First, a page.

Today’s high performing B2B marketing teams understand that the buyer is always-on, and they leverage paid, owned, and earned media as well as inbound and outbound demand creation in unison to build trust and engagement. Media is an integral tactic, woven into the marketing strategy as a component of a cross-functional planning process. In doing so, they maximize their media and marketing investments. Both are aligned to shared metrics and in service of the same result: to help and engage prospects along their unique buying journey.
So, what now?
In future articles, I’ll be unpacking each of these four priorities and providing guidance on how you can begin (or continue) to evolve your own marketing teams in line with the next-gen priorities of top B2B marketing performers. Stay tuned!
What is activation, and how does it differ from execution?
In chemistry, activation is the slight transformation of a molecule or atom into a condition capable or reacting. In other words, it’s the process of taking a substance from dormant to reactive.
In B2B, marketing activation planning is the process of taking a well-defined strategy and translating into tactics that get results in market. A strategy is just words, after all. Activation is the process of taking that strategy and putting it to work.
Let’s look at an example. Say you have a robust collection of intent data. That data is potentially valuable — but not until it’s activated. Activating your data means choosing the metrics you want to measure and implementing a system to sort and analyze data. With these components in place, your data becomes usable, ready to inform your marketing actions.
Another example is brand activation. Brand activation is an intentional marketing campaign that produces engagement with your brand. These activations allow your audience to form a lasting connection with your brand. They enable a reaction.
Activation and execution are similar but not synonymous. In theory, execution means putting your strategy into action. But execution can be myopic, repetitive, and divorced from strategy. Activation is the magic ingredient that turns on your strategy. It’s the tools, tactics, and processes that make your strategy work.
There are four pillars to successful activation. Hint: these pillars rest on a firm base of synchrony.
- Campaign management. Your campaign can’t happen without someone working to, well, make it happen. How will you know who is doing what? What has to happen to meet each stage in your campaign? What tasks are most important right now? Project management systems and positions are essential to assign and track tasks, visualize projects, and stay on top of all the details.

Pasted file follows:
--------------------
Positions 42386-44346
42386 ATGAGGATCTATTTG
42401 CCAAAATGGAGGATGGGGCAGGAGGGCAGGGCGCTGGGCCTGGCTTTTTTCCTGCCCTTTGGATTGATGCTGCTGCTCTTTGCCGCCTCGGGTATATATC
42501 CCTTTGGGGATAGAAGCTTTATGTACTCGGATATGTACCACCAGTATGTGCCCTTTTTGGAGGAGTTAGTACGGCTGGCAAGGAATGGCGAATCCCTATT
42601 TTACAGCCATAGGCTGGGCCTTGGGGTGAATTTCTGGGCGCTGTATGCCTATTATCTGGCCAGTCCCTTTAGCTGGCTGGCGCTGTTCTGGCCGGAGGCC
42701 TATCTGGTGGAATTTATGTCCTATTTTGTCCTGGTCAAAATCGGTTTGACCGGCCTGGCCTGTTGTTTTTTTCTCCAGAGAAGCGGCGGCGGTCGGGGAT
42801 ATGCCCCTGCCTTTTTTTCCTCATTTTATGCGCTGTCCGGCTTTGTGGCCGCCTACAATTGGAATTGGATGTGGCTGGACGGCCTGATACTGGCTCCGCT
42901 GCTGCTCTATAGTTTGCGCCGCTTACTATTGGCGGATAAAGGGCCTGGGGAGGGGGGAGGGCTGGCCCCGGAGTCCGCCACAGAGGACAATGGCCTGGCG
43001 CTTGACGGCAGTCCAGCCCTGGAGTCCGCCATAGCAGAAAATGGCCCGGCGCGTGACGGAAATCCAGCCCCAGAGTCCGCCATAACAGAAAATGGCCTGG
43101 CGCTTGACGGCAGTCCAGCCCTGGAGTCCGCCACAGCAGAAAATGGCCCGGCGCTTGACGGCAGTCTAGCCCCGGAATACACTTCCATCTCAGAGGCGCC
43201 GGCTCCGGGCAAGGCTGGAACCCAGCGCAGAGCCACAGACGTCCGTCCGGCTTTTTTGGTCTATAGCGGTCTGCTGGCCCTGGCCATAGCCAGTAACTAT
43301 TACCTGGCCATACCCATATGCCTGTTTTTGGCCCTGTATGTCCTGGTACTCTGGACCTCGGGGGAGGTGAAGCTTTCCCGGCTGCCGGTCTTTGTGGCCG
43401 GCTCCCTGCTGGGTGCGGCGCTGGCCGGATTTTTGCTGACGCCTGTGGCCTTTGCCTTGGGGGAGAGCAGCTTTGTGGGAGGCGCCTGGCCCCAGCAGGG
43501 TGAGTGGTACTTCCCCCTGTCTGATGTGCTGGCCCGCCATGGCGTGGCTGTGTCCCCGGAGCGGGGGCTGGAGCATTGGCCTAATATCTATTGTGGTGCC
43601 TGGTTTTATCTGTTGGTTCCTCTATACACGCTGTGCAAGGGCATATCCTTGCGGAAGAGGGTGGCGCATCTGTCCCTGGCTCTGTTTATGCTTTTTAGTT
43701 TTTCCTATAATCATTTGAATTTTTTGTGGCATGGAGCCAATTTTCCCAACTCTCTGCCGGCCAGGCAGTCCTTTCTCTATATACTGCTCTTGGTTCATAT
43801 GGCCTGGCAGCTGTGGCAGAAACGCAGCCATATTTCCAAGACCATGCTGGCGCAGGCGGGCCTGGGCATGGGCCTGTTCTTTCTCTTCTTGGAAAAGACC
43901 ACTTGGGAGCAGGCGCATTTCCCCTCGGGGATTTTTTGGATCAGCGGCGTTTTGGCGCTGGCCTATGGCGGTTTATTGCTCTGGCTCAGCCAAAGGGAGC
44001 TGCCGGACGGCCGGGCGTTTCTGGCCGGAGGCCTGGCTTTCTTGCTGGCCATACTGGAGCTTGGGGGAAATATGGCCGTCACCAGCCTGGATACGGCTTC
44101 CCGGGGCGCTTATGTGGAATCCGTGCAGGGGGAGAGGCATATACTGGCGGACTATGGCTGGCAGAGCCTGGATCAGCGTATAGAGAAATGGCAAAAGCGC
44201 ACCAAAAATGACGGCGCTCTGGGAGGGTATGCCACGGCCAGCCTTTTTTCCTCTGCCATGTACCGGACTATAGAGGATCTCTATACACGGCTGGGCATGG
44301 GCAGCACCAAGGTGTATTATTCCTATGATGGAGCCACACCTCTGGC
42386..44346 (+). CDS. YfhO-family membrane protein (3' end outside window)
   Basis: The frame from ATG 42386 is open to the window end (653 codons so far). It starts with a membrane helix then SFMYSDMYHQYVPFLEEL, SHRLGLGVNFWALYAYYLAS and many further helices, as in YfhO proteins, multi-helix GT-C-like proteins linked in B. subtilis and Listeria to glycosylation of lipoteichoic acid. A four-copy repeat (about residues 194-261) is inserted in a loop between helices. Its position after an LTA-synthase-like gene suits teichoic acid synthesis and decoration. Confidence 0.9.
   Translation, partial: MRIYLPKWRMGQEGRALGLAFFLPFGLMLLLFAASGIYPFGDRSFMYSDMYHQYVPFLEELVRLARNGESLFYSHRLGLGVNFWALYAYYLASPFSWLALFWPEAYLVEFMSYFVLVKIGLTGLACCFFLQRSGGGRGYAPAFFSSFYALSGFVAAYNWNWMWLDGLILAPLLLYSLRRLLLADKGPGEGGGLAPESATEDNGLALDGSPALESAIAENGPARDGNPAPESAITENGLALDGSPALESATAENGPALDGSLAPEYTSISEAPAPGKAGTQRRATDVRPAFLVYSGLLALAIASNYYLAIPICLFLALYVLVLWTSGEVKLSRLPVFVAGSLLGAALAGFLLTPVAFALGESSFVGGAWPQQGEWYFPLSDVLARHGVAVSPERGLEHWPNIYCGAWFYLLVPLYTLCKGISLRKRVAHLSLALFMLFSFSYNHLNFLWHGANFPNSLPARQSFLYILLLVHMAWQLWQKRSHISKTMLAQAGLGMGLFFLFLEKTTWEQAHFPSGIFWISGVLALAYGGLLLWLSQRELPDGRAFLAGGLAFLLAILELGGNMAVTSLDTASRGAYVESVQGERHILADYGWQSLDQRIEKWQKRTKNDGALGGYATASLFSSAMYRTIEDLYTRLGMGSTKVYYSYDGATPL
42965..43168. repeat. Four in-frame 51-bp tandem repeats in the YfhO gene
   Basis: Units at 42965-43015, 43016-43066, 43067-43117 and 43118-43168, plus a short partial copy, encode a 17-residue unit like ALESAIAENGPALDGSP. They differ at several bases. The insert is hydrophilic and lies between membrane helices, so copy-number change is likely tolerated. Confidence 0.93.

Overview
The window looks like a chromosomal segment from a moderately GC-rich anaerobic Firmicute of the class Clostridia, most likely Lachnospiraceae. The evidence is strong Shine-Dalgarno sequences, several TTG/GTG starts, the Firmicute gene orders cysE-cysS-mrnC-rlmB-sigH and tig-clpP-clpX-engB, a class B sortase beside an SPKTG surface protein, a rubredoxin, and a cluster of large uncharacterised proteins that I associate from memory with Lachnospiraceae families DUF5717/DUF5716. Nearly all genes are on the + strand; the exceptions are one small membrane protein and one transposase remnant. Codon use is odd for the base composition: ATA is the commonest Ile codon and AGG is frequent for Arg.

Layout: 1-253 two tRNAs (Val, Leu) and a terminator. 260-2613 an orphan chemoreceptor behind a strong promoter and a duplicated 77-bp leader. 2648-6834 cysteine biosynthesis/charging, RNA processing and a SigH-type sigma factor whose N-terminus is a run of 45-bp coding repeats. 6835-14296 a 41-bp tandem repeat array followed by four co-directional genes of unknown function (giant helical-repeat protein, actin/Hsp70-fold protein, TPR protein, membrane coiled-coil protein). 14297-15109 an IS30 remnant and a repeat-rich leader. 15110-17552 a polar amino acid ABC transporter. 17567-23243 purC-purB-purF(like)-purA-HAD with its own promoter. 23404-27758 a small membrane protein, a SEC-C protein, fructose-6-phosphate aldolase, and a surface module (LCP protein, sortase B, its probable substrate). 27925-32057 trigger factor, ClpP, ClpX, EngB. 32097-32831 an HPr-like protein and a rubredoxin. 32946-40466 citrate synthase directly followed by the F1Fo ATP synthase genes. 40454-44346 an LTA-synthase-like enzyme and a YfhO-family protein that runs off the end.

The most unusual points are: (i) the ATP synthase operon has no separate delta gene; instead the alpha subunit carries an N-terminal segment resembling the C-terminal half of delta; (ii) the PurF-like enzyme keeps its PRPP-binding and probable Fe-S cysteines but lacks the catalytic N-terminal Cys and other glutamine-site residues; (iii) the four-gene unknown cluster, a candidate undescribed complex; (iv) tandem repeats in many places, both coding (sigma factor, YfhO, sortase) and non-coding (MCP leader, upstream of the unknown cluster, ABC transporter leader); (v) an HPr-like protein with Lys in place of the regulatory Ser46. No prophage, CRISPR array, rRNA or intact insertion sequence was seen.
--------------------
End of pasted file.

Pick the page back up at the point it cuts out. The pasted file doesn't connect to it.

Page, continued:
- Synchronicity between functions. Over the years, marketers have tried many different tactics to rise above a cluttered and ever-evolving field. One of these is specialization. Specialized teams work hard and fast within their narrow zone of expertise. But specialization also leads siloed teams. Synchronicity brings everyone to the table, ensuring your teams work together on unified strategies that engage the target audience from the beginning to the end of their journey.
- Leadership and consensus-building. A good B2B marketing leader can be the difference between an inert marketing strategy and one that will produce results the second it’s put into action. Leaders define the results they expect and track progress toward these results. They build consensus and break down siloes between sales and marketing, getting everyone on the same page, with the same goal, and empowering employees to do what they do best.
- Cross-functional tactical expertise. Train your skills specialists to work across the martech stack, instead of giving them responsibility for only a narrow slice of knowledge. Talented stakeholders might have specific knowledge of one marketing component, but they should also collaborate across teams and functions, understanding how their expertise is helpful in multiple contexts. Build buy-in and synchrony by including functional leaders in planning and goal setting.
Let’s go back to chemistry for a second. Activating a substance requires activation energy: the minimum amount of energy needed for a substance to be ready for transformation.
The four pillars of marketing activation are your activation energy. They are what enable you to execute a strategy that gets results. They’re all the little details that happen behind the scenes and make your strategy work. And your activation energy rests in the basic principle of getting your teams to work together, across functions, toward a common campaign goal.
The Evolution of a Strategic Marketing Technologist
Many of the marketing automation gurus who gained their reputations two decades ago have matured into strategic thinkers who understand the capabilities and limitations of technology. In a B2B marketing world that is increasingly relying on tech to reach customers efficiently, having someone on hand who understands the ins and outs of martech is essential.
Enter the strategic marketing technologist.
While many B2B teams understand the importance of the marketing technologist’s role, one barrier to activation is that leaders of cross-functional planning teams don’t include the strategic marketing technologist in planning discussions. This puts planning teams in an ivory tower, away from the realities of what it takes to fully implement a martech stack.